Italian debt costs have halved at its latest auction of short-term government bonds.
Traders said that was thanks to an emergency austerity budget pushed through by the new technocrat government and an injection of cheap long-term money from the European Central Bank.
But they warned Rome will have more trouble finding buyers for its longer-term bonds, 8.5 billion euros worth of which go on sale on Thursday, including three- and ten-year paper.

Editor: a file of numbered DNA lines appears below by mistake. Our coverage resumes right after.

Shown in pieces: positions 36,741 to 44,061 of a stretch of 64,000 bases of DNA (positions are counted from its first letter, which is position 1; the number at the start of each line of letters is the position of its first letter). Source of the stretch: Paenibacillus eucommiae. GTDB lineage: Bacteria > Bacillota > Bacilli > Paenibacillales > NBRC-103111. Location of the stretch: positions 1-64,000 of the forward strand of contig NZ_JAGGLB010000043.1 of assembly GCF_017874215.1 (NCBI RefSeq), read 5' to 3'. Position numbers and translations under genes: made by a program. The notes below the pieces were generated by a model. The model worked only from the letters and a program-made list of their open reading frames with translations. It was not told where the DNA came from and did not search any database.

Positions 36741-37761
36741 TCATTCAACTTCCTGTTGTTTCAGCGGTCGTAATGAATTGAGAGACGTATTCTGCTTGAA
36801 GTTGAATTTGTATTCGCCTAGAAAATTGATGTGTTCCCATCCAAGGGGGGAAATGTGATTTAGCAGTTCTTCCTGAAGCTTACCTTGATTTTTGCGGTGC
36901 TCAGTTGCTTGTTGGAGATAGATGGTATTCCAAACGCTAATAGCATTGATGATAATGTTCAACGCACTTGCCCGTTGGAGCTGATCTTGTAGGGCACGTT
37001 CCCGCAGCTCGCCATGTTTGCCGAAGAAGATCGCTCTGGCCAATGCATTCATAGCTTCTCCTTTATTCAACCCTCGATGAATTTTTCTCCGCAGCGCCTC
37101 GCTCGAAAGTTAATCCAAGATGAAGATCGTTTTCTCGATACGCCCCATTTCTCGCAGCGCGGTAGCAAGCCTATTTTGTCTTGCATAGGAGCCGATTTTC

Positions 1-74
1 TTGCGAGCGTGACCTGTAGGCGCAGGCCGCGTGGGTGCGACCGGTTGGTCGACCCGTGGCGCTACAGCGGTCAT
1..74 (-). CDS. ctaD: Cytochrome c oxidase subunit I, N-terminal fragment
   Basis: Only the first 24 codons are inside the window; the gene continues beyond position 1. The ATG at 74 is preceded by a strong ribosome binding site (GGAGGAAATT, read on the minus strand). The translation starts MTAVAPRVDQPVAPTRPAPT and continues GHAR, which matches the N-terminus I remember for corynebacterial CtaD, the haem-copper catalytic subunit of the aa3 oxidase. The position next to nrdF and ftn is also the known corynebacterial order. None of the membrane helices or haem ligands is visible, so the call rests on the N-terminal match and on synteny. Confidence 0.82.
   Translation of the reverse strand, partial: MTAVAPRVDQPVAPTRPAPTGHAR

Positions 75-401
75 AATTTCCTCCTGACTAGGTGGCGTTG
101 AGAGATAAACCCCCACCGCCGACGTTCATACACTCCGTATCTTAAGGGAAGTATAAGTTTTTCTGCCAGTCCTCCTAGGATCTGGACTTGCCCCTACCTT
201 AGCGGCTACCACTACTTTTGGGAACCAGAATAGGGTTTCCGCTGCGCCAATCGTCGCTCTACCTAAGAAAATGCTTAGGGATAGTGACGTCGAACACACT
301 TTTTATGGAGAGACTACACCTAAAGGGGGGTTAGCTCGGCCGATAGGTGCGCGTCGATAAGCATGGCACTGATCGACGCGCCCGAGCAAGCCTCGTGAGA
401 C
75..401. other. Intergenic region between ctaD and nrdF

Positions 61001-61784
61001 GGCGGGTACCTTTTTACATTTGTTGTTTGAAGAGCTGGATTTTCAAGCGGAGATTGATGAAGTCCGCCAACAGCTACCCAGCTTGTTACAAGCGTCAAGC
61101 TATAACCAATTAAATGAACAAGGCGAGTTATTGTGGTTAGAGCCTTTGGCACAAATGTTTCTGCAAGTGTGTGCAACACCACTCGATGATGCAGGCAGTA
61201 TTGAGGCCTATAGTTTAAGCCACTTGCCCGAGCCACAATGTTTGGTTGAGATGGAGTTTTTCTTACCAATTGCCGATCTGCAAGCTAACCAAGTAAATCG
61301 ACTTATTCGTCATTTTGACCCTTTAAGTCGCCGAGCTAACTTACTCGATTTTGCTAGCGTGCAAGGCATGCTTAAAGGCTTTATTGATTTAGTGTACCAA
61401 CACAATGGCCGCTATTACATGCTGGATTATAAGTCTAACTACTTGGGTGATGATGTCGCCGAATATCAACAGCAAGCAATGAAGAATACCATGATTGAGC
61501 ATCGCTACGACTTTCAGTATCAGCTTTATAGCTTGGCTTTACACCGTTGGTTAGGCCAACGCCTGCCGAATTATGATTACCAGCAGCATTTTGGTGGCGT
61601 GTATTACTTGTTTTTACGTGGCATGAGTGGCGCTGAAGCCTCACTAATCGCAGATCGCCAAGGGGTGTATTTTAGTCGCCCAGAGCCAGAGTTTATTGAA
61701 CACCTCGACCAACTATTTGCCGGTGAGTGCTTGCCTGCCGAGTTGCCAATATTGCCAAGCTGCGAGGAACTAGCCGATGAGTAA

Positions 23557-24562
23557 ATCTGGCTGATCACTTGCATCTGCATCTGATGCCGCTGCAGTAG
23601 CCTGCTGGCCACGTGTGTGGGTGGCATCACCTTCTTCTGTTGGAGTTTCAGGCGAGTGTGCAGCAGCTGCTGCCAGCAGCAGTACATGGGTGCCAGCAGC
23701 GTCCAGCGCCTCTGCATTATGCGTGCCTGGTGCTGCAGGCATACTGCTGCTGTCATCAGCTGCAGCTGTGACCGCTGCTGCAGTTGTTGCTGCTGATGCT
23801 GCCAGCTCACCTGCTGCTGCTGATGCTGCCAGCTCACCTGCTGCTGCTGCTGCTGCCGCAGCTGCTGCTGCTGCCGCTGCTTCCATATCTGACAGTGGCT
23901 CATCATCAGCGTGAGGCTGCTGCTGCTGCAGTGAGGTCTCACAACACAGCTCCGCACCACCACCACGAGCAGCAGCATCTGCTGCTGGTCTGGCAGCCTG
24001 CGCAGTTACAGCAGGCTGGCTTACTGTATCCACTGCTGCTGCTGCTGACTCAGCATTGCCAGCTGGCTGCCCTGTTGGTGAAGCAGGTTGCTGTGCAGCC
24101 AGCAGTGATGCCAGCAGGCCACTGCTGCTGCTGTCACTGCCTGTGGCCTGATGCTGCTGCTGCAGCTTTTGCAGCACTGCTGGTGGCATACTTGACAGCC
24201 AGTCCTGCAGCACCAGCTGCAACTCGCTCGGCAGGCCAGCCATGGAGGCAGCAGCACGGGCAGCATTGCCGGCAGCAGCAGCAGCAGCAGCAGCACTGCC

Italy paid an average rate of 3.25 percent to sell 9 billion euros of six-month BOT bills, down from a euro lifetime record of 6.50 percent just a month earlier. It also sold 1.7 billion euros of 24-month, zero-coupon bonds at a yield of 4.85 percent, down from 7.8 percent a month ago.
The lowest six-month auction yield and strongest bid-to-cover ratio since September added to a sense that some of the tension around the countries now at the centre of Europe’s debt problems had eased for a moment.
European stocks rose and the euro edged up in response.